Question: Can you clarify your position on contemporary worship music? |

TBC Staff

Question: You have stated correctly, “The Christianity that is represented by most of the contemporary Christian music and attractions would shock the early disciples….” I couldn’t agree more. But you also classify “the way in which worship is conducted” as “pet traditions having no basis in the Bible.” This seems to be endorsing the so-called “contemporary worship” and its “contemporary music.” The “anything goes” scene seems to violate the biblical principle of 1 Corinthians:14:40: “Let all things be done decently and in order.” It has rather given credence to a phony “Christianity.” You should clarify your position.

Response: I have more than once mourned the replacement of the old hymns of the faith (filled with challenging, correcting, and edifying biblical doctrine) by shallow, repetitive choruses in which the rhythm moves the feet and hands but the words too often offer little for either the head or the heart. As for the style of music, I am not a musician and cannot comment, and specific “rules” would be hard to apply.

It often seems that much of what is known as “contemporary Christian music,” rather than being reverent and worshipful and reflecting a wholesome awe before our God, must be loud with a raucous beat and played and sung by “performers” with dress and manner to match. The real question is whether the music we offer and the attitudes of our hearts would be acceptable in heaven before the throne of God and the Lamb. That criteria, I believe, is something that today’s Christian musicians (and their pastors and elders as well) ought to pray about seriously, whether their music is performed at concerts or during “worship time” in a church. Yes, too often it seems like a performance to impress audiences rather than worship offered to God.

My comments about following tradition in worship concern the way in which worship is conducted. Obviously, that is all we can address, because we can’t look into anyone’s heart. A true believer led of the Holy Spirit could be worshiping the Lord “in spirit and in truth” (John:4:23), as Christ said we must, in spite of what everyone else may be doing. We do not describe nor criticize any way that worship is conducted anywhere as not being biblical, nor do we commend any particular way of conducting worship as more biblical than another. We merely state that the way in which worship is actually conducted is often according to a tradition that is peculiar to certain denominations.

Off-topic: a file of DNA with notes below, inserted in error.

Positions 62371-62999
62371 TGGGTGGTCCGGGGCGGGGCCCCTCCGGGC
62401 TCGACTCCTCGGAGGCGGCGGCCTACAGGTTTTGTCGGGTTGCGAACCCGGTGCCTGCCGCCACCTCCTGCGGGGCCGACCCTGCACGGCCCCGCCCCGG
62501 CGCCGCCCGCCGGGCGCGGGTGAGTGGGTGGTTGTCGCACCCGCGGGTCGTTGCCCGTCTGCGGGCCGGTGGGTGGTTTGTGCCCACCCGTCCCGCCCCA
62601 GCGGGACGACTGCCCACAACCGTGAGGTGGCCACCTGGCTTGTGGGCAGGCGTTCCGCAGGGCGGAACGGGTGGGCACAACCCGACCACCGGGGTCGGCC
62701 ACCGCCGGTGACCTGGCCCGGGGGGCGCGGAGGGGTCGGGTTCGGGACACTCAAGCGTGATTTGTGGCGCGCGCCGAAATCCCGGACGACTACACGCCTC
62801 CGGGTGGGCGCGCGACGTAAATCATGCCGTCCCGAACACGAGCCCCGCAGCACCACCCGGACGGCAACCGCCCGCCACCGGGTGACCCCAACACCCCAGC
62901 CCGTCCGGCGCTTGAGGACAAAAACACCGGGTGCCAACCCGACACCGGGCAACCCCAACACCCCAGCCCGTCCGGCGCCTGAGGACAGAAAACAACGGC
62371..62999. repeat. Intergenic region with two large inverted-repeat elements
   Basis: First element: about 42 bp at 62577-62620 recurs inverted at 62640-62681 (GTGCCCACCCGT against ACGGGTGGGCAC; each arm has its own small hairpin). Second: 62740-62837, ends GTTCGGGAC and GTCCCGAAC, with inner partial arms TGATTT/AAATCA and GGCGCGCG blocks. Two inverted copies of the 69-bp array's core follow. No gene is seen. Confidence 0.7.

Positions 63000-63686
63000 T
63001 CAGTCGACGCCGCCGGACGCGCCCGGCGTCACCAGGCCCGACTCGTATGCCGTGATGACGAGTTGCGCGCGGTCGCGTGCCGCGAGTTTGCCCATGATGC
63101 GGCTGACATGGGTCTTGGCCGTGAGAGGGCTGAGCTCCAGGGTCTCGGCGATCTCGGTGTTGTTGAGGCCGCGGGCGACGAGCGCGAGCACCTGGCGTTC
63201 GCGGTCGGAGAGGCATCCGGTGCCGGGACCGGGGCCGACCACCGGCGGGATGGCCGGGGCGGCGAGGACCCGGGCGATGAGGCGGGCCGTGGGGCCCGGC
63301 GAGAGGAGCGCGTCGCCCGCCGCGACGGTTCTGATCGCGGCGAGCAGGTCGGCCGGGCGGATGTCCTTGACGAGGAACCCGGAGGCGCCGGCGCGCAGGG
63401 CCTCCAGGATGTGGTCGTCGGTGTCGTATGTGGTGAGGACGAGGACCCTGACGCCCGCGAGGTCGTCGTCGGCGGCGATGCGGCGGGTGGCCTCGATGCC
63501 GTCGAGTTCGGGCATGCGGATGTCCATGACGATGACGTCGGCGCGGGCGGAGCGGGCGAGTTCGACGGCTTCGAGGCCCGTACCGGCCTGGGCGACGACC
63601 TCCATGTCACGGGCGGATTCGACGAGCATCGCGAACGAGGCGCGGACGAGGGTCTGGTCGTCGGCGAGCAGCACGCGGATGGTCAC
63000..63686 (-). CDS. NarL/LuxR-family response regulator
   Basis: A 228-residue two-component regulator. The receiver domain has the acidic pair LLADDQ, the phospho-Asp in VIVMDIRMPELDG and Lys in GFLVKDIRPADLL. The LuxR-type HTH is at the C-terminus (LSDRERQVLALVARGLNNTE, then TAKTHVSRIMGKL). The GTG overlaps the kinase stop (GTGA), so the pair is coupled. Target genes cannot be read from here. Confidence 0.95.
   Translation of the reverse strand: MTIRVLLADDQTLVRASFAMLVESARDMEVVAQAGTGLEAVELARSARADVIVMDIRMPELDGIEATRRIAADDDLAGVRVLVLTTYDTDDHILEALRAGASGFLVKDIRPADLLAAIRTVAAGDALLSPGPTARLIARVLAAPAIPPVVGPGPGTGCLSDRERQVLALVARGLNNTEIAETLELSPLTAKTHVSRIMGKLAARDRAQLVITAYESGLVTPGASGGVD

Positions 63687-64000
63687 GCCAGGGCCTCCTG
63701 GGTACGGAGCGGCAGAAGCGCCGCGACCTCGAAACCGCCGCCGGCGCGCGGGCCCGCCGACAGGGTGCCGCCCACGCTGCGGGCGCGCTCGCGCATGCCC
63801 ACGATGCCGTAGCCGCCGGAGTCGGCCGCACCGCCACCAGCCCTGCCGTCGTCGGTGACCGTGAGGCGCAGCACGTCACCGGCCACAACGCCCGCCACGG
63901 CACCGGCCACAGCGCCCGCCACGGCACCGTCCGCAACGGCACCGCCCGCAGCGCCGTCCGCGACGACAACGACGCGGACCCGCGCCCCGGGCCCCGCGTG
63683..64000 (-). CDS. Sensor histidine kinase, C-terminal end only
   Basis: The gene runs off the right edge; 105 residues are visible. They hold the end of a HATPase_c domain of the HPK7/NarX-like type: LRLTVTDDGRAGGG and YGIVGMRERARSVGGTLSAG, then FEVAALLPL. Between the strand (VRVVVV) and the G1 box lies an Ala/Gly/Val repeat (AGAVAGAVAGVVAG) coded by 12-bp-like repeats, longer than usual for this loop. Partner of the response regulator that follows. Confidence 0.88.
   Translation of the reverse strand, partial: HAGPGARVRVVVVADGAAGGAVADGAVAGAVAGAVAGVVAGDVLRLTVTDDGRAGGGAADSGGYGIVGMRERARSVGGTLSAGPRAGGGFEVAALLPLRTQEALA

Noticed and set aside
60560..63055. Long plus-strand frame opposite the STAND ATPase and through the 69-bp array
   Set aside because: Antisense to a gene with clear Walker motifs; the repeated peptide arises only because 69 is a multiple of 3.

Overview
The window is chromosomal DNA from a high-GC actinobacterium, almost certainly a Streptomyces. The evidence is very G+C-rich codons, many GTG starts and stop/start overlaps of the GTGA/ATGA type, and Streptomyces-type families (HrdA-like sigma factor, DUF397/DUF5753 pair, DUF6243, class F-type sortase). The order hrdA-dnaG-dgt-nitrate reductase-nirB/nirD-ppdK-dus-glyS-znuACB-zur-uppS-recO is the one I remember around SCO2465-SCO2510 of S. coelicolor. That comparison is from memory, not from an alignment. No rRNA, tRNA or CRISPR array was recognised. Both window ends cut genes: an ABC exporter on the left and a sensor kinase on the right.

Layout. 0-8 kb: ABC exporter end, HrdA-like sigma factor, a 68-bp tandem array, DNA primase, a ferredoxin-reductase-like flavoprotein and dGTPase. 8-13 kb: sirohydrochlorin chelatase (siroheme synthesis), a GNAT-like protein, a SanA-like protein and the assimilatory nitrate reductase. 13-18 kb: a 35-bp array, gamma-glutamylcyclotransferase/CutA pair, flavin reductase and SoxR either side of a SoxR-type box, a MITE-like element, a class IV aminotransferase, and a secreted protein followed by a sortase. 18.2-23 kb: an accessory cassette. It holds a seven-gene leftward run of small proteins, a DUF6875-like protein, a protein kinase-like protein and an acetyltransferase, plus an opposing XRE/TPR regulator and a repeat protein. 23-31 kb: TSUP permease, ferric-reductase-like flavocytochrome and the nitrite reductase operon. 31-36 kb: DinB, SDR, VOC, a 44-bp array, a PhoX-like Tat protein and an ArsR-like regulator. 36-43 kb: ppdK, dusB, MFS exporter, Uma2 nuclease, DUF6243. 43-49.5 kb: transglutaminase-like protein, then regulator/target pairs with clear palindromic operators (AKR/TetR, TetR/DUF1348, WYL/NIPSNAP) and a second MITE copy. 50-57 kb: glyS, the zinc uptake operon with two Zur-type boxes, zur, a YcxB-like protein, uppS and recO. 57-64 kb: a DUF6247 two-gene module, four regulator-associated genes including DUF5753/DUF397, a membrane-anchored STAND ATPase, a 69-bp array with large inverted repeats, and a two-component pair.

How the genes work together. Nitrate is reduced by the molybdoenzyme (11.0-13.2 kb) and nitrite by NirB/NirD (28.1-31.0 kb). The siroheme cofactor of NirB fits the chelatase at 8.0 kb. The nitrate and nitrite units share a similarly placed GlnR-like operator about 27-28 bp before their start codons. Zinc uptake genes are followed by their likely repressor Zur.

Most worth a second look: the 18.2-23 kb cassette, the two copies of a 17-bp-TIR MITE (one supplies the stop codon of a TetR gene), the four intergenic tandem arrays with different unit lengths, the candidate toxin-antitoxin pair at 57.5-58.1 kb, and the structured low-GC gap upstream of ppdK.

I would not suggest that everyone adopt some “contemporary” way of worship, which in itself may already have become another tradition of its own. New tradition is no better than old tradition. My concern is that we must not allow worship to become a matter of form rather than of the heart, so that the form is all many may know or understand about “worship.” In fact, the Bible dictates no form. We are there to remember Christ in His death in partaking of the bread and cup, which remind us of His body broken and His blood poured out for our sins; and we do this “till he comes” (1 Corinthians:11:26). We are thus reminded of His resurrection and His promised return to take us to His Father’s house of many mansions (John:14:1-3). But no order of service is prescribed, only that all should be done “decently and in order,” to which our consciences and the Holy Spirit in our hearts bear witness as well.